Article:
Join us at the National Portrait Gallery for Time to Talk Day 2020
Posted by See Me, 9 January 2020
Join us at the National Portrait Gallery in Edinburgh from 11am-2pm this Time to Talk Day (6th Feb) for a day of music, mental health and art.
Mental health and art have always been closely linked. Art is used as a way to express our feelings, whether it is on a canvas, captured in a photo or sung in a song, it helps us relate to our emotions. It’s also used in therapy for people who are struggling with their mental health and can improve wellbeing for all of us.
But it can be much more than that, it can start conversations and tell stories that change the way we think and behave when it comes to mental health. We are all speaking much more about mental health, and hearing more and more how important it is to tackle mental health stigma, and art can do that.
So we are bringing together art and mental health at the National Portrait Gallery, to host the UK’s biggest anti-stigma campaign of the year, Time to Talk Day, and we’d love to see as many people come down as possible.
We jointly run Time to Talk Day with their partner programmes, Time to Change in England, Time to Change Wales and Change Your Mind in Northern Ireland.
Together See Me and National Galleries Scotland will be putting on a day of music, mental health and art, to encourage people from across Scotland to come down and get involved in Time to Talk Day on February 6th.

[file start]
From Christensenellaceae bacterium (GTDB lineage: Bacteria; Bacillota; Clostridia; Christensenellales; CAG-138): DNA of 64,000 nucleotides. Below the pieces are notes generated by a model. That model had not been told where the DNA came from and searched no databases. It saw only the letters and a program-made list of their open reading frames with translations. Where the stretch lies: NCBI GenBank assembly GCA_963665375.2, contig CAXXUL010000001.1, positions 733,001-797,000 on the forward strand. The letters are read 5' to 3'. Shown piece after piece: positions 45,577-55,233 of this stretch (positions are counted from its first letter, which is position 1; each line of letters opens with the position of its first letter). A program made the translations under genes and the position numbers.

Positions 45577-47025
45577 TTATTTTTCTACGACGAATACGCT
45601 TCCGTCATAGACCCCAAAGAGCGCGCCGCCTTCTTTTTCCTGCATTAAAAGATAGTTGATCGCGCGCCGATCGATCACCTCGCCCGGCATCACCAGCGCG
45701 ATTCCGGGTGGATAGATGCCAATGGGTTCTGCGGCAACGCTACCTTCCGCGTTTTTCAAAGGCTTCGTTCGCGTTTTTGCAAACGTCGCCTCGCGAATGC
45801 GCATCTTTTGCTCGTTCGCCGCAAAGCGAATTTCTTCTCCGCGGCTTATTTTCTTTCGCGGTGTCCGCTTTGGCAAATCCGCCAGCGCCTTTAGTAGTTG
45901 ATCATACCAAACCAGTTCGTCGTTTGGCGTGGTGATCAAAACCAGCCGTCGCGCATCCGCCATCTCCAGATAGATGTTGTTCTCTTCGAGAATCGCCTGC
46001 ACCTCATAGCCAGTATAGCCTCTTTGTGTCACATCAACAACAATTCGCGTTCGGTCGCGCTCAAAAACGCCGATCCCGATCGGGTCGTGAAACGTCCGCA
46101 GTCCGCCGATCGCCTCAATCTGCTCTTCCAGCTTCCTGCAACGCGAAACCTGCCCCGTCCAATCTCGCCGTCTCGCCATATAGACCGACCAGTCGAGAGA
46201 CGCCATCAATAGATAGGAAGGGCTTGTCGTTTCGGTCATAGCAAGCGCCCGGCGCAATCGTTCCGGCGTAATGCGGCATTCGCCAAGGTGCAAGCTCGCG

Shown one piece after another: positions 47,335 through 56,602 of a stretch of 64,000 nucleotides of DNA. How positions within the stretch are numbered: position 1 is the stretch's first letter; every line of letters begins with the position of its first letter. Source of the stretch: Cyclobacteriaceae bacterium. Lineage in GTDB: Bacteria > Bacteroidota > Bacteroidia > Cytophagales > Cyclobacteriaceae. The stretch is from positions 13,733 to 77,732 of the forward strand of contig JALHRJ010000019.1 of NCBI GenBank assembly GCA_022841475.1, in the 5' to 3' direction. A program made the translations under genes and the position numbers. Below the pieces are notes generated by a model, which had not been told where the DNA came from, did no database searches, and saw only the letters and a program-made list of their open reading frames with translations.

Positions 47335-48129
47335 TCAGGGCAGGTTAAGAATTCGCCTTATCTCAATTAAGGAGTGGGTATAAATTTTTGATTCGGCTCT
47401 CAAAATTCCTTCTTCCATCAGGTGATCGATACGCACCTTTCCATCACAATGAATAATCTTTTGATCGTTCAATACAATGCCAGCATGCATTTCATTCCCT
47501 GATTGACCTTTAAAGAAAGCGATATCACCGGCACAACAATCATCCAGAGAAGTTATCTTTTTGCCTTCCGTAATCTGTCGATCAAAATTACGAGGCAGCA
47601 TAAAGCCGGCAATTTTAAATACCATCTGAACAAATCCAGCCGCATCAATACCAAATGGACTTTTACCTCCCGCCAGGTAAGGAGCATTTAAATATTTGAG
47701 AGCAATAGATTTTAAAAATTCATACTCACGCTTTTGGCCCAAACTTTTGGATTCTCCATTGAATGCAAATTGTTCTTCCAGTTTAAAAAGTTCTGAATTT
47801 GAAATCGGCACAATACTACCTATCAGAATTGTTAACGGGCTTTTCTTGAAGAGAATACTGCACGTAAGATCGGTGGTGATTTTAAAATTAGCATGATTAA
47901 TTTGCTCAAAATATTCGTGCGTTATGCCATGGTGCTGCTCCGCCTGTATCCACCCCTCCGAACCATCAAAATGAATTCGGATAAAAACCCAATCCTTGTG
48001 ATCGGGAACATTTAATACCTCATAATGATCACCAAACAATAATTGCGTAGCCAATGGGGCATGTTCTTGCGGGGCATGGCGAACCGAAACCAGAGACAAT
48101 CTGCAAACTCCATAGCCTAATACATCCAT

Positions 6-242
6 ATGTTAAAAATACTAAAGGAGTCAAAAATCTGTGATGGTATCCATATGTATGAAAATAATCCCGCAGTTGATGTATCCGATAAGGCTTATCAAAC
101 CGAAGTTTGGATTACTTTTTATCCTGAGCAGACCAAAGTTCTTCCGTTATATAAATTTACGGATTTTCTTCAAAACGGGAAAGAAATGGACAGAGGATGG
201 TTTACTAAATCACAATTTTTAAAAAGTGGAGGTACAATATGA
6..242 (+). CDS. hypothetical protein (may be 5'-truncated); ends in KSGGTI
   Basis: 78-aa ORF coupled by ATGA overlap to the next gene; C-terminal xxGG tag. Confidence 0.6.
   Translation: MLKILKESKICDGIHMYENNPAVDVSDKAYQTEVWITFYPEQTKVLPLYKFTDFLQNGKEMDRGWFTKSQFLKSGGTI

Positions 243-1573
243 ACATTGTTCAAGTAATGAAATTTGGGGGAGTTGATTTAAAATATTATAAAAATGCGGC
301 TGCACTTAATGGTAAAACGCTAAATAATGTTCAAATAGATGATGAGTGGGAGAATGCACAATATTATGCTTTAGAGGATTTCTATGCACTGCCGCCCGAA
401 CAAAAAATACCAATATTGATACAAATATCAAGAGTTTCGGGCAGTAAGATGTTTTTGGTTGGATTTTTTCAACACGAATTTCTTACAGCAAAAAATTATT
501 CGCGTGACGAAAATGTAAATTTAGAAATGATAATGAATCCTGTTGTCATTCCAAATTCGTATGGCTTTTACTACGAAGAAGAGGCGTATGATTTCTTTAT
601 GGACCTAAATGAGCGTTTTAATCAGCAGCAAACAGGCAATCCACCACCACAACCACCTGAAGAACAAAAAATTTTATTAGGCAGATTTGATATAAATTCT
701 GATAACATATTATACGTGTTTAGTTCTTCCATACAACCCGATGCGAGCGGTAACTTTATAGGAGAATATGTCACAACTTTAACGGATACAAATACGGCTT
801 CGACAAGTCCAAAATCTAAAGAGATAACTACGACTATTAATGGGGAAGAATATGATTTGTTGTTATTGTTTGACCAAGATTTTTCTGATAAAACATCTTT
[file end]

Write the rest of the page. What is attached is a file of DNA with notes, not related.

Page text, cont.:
Time to Talk Day is a day in the year where everyone in the UK is encouraged to have a conversation on mental health. This year is the third year the campaign has run in Scotland. Last year over 300 workplaces, schools, universities, football teams, youth clubs (and more) took part all over Scotland. Alongside that, on social media #TimetoTalk was trending at number 1 in Scotland and the UK and number 2 worldwide.
Last year Scottish Games of Thrones actor Daniel Portman helped to promote the day by sharing his experiences of anxiety, depression and OCD, focusing on how talking about mental health has helped him.
Previously we’ve also had involvement from Nicola Sturgeon, Des Clarke and Janey Godley, while across the UK the campaign has been supported by Stephen Fry, Fearne Cotton, Frankie Bridge and many others.
Too many people with mental health problems are still made to feel isolated, worthless and ashamed. Conversations have the power to change lives, wherever they take place. This year conversation is at the heart of the day as we use the popular game ‘Would you rather?’ to encourage more people to talk than ever before.
We’ll be having performances from 11am until 2pm in the Great Hall, and will also have a mental health art tour around the gallery. Come down and join us, because your conversation can make a difference.
Find out more about Time to Talk Day by clicking the button below, and keep an eye on our social media for updates on the art tour and performers.
There are lots of downloadable resources and packs available to order, which include posters, postcards, tip cards and conversation starters. Find them all below.Find Out More